Mr Das states in the minutes of the Monetary Policy Committee Meeting held on October 7 to 9, 2020, that the monetary policy has to provide adequate support to ensure a robust revival of the economy from the devastating effects of COVID-19, while at the same time ensuring that any persistence of elevated inflation does not lead to un-anchoring of inflation expectations. He recognises that there exists space for future rate cuts if the inflation evolves in line with the expectations. However, in his view, this space needs to be used judiciously to support recovery in growth.

The RBI is unlikely to increase policy rates in a hurry. So far, since the outbreak of COVID-19 pandemic, the RBI has reduced policy rates by 115 basis points (bps). And from February 2019 until now, the reduction in policy rates is good 250 bps with the accommodative stance taken since June 2019 to address growth concerns.

In the December 2020 monetary policy statement for 2020-21, the RBI would once again maintain a status quo on policy rates. The future rate cuts might be subject to inflation coming off sharply from the present levels (which looks a tough going by the recent trends).

What should investors in debt instruments do?

Overall, it appears that the present interest rate cycle has almost bottomed out. Most of the rally at the longer end of the yield curve has already come about since the time the RBI started reducing policy rates.

Going forward, debt securities with longer maturity papers may not be able to generate returns as seen in the last couple of years. The returns may moderate on the longer end of the yield curve and could turn riskier (may encounter high volatility) in the foreseeable future.

Currently, the shorter end of the yield curve looks more attractive than the longer end. That said, even while approaching the shorter end of the yield curve, be ultra-careful — keep your eyes wide open. Stay away from debt mutual fund schemes that have exposure to low-rated securities in the hunt for yield.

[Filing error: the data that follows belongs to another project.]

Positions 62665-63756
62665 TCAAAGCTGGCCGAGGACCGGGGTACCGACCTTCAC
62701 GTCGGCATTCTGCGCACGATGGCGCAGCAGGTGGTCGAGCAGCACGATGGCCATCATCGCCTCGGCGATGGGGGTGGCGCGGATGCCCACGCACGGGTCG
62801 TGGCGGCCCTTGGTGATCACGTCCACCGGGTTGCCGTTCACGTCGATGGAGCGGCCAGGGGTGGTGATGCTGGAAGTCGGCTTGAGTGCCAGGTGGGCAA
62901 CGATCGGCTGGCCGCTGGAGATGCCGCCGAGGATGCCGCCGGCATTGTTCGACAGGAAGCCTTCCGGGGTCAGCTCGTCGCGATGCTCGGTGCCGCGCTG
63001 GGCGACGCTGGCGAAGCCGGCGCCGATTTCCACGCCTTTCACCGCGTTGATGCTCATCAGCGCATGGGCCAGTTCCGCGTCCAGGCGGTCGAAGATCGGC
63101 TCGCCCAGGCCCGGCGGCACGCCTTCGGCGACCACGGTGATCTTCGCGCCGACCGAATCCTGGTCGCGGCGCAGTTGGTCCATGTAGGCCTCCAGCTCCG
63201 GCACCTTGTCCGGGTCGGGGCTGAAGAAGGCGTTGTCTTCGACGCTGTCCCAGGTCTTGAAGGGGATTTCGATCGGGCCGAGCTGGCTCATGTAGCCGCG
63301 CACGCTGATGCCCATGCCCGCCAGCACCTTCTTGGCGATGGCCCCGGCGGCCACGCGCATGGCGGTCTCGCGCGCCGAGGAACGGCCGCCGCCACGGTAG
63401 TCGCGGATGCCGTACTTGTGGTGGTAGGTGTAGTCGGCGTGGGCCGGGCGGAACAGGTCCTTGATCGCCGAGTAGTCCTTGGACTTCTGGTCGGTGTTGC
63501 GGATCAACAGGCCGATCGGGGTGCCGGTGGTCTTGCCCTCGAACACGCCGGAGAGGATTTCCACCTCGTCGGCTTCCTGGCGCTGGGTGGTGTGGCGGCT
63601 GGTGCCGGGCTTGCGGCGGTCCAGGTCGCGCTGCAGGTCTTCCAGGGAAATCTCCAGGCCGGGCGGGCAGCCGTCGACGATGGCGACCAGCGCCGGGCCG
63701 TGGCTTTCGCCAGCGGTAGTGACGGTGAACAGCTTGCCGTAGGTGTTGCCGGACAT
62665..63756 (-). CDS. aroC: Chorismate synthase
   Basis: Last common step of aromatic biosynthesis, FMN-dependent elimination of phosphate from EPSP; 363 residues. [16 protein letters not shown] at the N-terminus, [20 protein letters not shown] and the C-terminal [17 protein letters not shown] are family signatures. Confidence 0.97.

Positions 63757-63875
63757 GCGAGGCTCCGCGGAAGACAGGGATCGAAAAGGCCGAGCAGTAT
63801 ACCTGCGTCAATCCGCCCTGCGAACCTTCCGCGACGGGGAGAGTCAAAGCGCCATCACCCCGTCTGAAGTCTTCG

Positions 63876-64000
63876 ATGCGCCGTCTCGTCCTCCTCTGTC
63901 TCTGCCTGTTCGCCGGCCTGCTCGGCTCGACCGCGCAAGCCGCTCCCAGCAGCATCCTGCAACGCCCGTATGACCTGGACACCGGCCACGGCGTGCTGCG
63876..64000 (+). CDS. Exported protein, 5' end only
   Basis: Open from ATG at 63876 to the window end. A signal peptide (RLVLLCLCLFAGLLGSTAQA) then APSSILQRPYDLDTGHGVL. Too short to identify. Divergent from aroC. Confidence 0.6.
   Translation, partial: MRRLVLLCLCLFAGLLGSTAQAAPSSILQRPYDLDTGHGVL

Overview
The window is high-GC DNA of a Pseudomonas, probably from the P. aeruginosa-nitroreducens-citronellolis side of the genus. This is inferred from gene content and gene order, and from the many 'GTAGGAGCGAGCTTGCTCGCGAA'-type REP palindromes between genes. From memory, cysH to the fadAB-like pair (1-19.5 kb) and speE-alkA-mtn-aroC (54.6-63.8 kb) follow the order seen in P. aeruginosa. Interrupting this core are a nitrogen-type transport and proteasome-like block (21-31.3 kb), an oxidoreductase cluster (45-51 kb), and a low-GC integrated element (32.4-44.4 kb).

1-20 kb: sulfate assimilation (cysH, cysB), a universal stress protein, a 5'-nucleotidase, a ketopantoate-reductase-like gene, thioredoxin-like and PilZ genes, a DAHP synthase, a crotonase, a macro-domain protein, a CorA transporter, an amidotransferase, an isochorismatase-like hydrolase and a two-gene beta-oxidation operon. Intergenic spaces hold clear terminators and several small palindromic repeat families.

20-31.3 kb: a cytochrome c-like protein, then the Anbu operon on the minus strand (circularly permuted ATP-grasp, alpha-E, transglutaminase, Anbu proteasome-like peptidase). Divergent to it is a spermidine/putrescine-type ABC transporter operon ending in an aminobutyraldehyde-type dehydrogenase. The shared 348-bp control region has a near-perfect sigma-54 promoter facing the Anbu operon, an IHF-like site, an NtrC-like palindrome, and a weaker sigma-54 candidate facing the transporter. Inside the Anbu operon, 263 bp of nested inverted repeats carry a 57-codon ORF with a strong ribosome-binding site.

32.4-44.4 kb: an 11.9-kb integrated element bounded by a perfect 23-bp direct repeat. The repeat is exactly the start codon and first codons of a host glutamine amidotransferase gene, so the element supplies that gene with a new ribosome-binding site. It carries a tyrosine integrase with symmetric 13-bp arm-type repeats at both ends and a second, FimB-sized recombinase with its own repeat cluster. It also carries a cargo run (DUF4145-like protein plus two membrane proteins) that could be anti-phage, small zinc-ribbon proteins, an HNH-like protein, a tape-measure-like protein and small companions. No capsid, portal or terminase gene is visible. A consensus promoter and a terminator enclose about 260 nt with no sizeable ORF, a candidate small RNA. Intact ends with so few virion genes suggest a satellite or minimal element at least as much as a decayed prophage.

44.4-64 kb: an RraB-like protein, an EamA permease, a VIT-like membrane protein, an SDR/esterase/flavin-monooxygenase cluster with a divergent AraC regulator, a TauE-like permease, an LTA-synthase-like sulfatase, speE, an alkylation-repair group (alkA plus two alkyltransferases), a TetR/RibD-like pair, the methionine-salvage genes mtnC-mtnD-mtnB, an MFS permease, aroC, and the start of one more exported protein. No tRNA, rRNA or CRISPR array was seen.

Amidst the COVID-19 pandemic, credit risk has heightened and debt papers of certain companies may see downgrades. Hence, stick to debt mutual funds where the fund manager does not chase yields by taking higher credit risk. Clearly avoid investing in credit risk funds, which are inherently riskier.

If you have a time horizon of less than a year, consider pure Liquid Funds that do not have exposure to private issuers. Do not invest in funds that compromise on portfolio quality for returns, pay low attention to risk management and the ones not following sound investment systems and processes.

Our friends at Quantum Mutual Fund have highlighted the secret behind their debt management strategy, which has helped them provide safety and liquidity to investors when it comes to investing in Quantum funds. Don’t Worry, Quantum Liquid Fund always aims for Safety and Liquidity.

For an investment horizon of more than a year, you may consider Banking & PSU Debt Funds that allocate 85-90% of their assets in instruments issued by major Banks and PSUs.

Do not assume debt mutual funds schemes to be risk-free. There have been several instances where owing to toxic debt papers held in the portfolio, investors have lost hard-earned money.

Assess your risk appetite and investment time horizon while investing in debt funds.

Besides your risk appetite and time horizon, pay attention to the following facets while selecting a debt fund scheme for your portfolio:

  • The credit quality of the portfolio
  • The average maturity profile
  • The Assets Under Management (AUM) and the expense ratio of the scheme
  • The rolling returns and risk ratios
  • The Interest rate cycle
  • The investment processes and systems at the fund house

This article first appeared on PersonalFN here